One of our readers recently sent us a message from New Orleans, Louisiana. She explained that a bunch of small worms recently took over her car. She would like to know if the specimens are harmful, how to get rid of them, and how to prevent them from coming back. The creatures are so small that it is actually hard to see them in the photo. There are dozens of them hanging from the roof of the car and around the rearview mirror:
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Since they are so tiny, it is impossible to notice any details about their appearance besides their minuscule size and dark color. Nonetheless, we believe we can help answer our reader’s questions. We have responded to other readers who have dealt with similar situations. One day their home is bug free and the next day they notice hundreds of worm-like organisms on their walls, windows, and kitchen blinds. We believe the specimens in her car are moth larvae, a.k.a. caterpillars. To be specific, we think they are probably inchworms, which is the common way to describe the larvae of geometer moth larvae.
So, why did these larvae suddenly “take over” our reader’s car. Well, we think an adult female geometer moth likely laid her eggs on the roof of the car right where the organisms suddenly appeared. Adult moths typically lay their eggs directly on or in the food source for their larvae, so that when the eggs hatch the larvae can begin eating immediately without having to search for food. This means that there was probably some decaying organic material on the roof of our reader’s car. Maybe she swatted a fly against the roof. It doesn’t really matter what the food source is, what matters is that she clean it up and cleans out the rest of her car thoroughly. Keeping her car clean and making sure the windows are closed are the best ways to say goodbye to these specimens and to keep them from coming back.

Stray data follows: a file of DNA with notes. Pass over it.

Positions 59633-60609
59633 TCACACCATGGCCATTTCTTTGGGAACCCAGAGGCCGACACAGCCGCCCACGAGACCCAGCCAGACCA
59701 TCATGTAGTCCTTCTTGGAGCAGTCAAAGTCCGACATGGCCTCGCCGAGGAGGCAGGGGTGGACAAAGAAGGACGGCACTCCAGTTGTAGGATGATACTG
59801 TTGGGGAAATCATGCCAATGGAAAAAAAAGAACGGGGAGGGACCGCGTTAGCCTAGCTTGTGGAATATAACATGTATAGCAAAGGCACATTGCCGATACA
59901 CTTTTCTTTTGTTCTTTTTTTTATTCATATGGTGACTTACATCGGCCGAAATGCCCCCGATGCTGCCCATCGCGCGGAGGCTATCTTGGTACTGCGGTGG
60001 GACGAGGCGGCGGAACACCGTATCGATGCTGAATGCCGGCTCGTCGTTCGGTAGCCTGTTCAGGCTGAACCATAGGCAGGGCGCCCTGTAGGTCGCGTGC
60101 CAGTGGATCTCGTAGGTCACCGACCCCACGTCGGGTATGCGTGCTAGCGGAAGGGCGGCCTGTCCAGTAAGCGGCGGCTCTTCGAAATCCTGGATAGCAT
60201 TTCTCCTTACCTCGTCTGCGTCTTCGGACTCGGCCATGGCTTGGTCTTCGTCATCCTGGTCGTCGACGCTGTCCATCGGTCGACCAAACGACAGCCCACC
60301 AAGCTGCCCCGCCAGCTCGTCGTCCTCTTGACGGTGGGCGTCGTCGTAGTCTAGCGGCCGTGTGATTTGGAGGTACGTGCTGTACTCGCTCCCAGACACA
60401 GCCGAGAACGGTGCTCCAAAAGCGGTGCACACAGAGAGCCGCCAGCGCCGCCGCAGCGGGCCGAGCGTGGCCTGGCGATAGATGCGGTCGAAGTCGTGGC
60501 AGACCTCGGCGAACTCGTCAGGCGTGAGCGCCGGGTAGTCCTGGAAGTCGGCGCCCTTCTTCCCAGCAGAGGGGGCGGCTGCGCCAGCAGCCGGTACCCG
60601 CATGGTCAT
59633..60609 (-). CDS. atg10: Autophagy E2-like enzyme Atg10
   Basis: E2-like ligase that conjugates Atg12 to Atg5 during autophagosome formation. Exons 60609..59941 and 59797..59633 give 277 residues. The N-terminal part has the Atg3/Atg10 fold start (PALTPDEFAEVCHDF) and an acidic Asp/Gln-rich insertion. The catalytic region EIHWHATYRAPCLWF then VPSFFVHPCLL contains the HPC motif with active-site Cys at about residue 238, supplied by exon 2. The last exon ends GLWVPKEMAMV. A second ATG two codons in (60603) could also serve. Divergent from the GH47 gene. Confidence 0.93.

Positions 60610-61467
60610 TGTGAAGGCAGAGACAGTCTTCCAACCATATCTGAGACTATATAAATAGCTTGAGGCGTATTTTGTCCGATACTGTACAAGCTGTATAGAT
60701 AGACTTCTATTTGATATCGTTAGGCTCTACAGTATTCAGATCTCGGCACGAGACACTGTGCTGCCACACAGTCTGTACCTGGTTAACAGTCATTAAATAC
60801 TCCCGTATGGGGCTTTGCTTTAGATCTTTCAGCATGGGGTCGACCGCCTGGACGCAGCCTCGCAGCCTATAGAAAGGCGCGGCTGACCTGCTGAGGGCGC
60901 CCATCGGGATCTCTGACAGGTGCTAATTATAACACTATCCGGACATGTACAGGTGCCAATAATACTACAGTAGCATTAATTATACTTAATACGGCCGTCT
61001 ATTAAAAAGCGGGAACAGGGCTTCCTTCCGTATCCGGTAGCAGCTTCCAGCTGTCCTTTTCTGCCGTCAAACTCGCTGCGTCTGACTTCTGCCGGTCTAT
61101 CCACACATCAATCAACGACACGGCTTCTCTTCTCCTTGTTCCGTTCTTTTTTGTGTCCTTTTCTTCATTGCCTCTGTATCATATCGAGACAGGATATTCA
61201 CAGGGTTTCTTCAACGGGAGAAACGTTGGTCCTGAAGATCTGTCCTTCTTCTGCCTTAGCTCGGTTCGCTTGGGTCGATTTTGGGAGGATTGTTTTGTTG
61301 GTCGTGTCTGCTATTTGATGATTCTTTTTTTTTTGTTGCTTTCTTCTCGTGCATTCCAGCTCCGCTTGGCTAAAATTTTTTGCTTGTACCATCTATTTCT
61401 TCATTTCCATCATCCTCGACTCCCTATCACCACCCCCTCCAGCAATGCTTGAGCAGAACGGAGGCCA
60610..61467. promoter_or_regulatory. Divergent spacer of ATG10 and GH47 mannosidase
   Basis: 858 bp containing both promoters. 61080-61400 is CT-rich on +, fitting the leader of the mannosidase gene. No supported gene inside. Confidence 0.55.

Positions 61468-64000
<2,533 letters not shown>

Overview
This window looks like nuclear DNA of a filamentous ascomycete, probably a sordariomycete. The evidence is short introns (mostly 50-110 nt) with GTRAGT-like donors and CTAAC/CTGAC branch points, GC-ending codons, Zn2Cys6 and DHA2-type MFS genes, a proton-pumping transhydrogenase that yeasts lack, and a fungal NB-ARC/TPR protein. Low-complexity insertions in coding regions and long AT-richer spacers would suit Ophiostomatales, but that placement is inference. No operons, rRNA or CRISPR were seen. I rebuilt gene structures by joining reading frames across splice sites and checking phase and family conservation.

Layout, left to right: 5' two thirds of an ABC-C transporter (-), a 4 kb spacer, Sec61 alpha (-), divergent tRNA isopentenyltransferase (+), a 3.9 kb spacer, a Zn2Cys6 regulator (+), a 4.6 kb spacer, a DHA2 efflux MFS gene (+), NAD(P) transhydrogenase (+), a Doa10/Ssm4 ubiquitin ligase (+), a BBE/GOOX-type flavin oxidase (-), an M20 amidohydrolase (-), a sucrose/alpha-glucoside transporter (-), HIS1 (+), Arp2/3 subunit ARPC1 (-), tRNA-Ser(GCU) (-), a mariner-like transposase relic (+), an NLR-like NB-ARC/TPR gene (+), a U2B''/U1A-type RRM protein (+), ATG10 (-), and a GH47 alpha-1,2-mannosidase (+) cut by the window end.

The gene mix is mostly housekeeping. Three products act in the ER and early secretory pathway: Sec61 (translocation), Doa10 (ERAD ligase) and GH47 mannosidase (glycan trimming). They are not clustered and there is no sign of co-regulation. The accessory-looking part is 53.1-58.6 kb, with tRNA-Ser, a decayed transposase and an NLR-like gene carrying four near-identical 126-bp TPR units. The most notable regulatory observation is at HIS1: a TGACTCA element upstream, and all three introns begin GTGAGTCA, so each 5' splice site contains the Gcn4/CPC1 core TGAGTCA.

To conclude, one of our readers found a ton of small worm-like organisms in her car. We are confident these are moth larvae. They are not harmful or dangerous and she can get rid of them by cleaning!
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